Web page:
Ryan Gill, Engineer
31 Jan : Updated 27 Nov ● 11 min read
Problems with your boiler or heating system can be a huge problem for your household, especially during periods of cold weather (which, let’s face it, can strike at any time of the year here in the UK)!
Being without hot water, heating or any other gas appliances for that matter, can be a nightmare, so to help you troubleshoot and solve any boiler problems, we've put together this guide.
Here, we look at the 13 most common boiler problems and what you can do to investigate or solve them. We also explain whether you'll need a Gas Safe registered engineer to come and take a look, too, so you can rest easy (and warmly) at night knowing that everything is running smoothly.
Depending on where it's coming from, a boiler leak may not be as serious as it first sounds. Sometimes a leak can be as trivial as a pipe fitting being in need of tightening. Although, if you notice the leak is serious, you must call a Gas Safe registered engineer as soon as possible so the problem can be addressed before it becomes too severe to fix.
Noticing that your boiler system pressure has dropped, and needing to top it up, can be a sign that your boiler is leaking. You could also have a leak on the cold water supply into the boiler, or the hot water pipe going out. When you notice this, go to the boiler and examine the pipes, looking to see if you can find any water dripping from a loose pipe fitting or damaged/corroded pipe. You should also have a look around your home for any patches of water beneath any radiators or pipework. Telltale signs of a leak somewhere in your home are stains on the carpet where dirty water has soaked in and dried and discolouration in the paintwork on your ceilings.
Although it may be nothing, a boiler leak can be serious, so you should call an engineer as soon as you notice it. You should never try to fix a boiler yourself.
Read more on leaky boilers - Is a leaky boiler an emergency?
You need your boiler most in the colder months, so if it stops working in the depths of winter then it can be far more than just an inconvenience. One of the most common reasons why boilers experience faults in cold weather is a frozen condensate pipe.
As well as your heating not working, another sign that your boiler’s condensate pipe might be frozen is if it’s making unusual noises whilst firing up and trying to heat your home. Listen out for any gurgling sounds coming from your boiler or the pipes that carry hot water around your home.
Luckily, however, addressing a frozen condensate pipe is an easy fix. All you need to do is thaw it out, which you can do without having to phone an engineer.
To do this, get a jug of warm water and slowly pour it over the condensate pipe. Then, restart your boiler and wait to see if the problem has been fixed.
If you’re unsure about how to defrost your boiler’s condensate pipe, read our step-by-step guide where you’ll find straightforward instructions.
Sometimes, one or more of the parts that make up your boiler can develop faults, leading to issues for your central heating system as a whole. This is especially common with older boilers, as the general wear and tear that comes as a natural consequence of years of constant usage takes its toll on things like the pump mechanism.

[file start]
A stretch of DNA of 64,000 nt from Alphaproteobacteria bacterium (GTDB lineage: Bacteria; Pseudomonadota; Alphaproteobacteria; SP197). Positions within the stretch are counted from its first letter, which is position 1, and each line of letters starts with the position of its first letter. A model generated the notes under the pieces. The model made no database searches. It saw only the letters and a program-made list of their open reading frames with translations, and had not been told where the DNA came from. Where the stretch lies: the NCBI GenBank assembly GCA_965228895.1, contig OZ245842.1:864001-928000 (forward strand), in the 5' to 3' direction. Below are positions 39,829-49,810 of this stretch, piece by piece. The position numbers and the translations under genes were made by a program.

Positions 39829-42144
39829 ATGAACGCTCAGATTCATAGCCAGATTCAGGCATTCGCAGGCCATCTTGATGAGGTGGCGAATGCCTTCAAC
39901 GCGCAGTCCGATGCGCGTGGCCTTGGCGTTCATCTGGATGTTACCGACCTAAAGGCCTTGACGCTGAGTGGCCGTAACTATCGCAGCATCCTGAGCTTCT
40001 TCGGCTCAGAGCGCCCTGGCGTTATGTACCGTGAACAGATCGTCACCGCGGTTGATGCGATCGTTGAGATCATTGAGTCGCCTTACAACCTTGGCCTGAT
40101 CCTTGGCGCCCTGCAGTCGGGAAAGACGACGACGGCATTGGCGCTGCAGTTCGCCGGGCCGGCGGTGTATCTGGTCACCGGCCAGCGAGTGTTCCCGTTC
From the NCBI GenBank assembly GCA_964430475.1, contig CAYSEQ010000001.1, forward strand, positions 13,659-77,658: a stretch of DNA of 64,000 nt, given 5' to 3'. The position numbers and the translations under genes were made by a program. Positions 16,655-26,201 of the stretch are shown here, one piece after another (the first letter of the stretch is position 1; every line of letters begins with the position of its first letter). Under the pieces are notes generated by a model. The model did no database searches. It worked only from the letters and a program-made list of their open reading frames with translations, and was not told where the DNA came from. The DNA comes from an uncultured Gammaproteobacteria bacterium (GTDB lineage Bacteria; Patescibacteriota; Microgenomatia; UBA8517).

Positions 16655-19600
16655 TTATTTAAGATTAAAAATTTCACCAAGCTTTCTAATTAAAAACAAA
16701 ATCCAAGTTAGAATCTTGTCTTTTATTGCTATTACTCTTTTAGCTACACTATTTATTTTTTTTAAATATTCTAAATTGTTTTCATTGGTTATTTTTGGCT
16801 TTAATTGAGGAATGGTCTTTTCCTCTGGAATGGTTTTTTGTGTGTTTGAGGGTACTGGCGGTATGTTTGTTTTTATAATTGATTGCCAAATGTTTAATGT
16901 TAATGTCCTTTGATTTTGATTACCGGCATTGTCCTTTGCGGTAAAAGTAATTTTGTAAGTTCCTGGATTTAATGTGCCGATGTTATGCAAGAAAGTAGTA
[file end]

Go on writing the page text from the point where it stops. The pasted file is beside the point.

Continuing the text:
You’ll know if there is a problem with your boiler’s pump as it will display a fault code specific to its make and model, just the same as when there is any air trapped inside the system.
As annoying as having low boiler pressure is, it can be surprisingly simple to fix. Most modern boilers use a filling loop, so all you'll have to do is pull it. Simply wait until the needle in the pressure gauge begins to move into the green section or until it reads anywhere between 1 and 1.5 bar.
Sometimes, however, low boiler pressure isn’t quite as straightforward to resolve. If your water pressure keeps dropping even after you’ve topped it up, you may have a leak somewhere within the system, or an issue within the boiler itself. At this point, the best thing to do is to contact a Gas Safe registered engineer who will be able to investigate the issue further and advise accordingly.
Usually, if you have a system boiler installed and your heating is working but strangely, you have no hot water. This could mean there’s an issue with your programmer, your hot water cylinder thermostat or even a faulty zone valve on your system.
If your hot water supply is working as it should but your radiators or underfloor heating system is playing up, it could be a sign that there is a problem with your programmer room or smart thermostat. If you suspect that this might be the case, try restoring the thermostat to its baseline settings before attempting to readjust the temperature to your preferences.
This issue can be common with wireless thermostats if they are struggling to communicate with your boiler properly. In this instance, try turning your home’s WiFi off and on again to see if that fixes the problem. Alternatively, if your thermostat is battery-powered, try replacing them with fresh ones to see if that does the trick.
If you are still not getting any heat into your radiators you may have an issue with your heating zone valve or even your pump.
Arguably the most annoying boiler problem is being left without both heating and hot water at the same time. This, quite understandably, tends to throw us into all sorts of stressful situations, so it’s important to get it sorted promptly. Having no central heating or hot water could be caused by several different problems, like a faulty pilot light, diverter valve or thermostat issues.
Low water pressure within the boiler and system could be the culprit, so the first thing to do would be to check your system’s pressure. It should be between 1.0 and 1.5 bar; if it’s not then you’ll need to top it up by following the instructions detailed earlier on in this guide.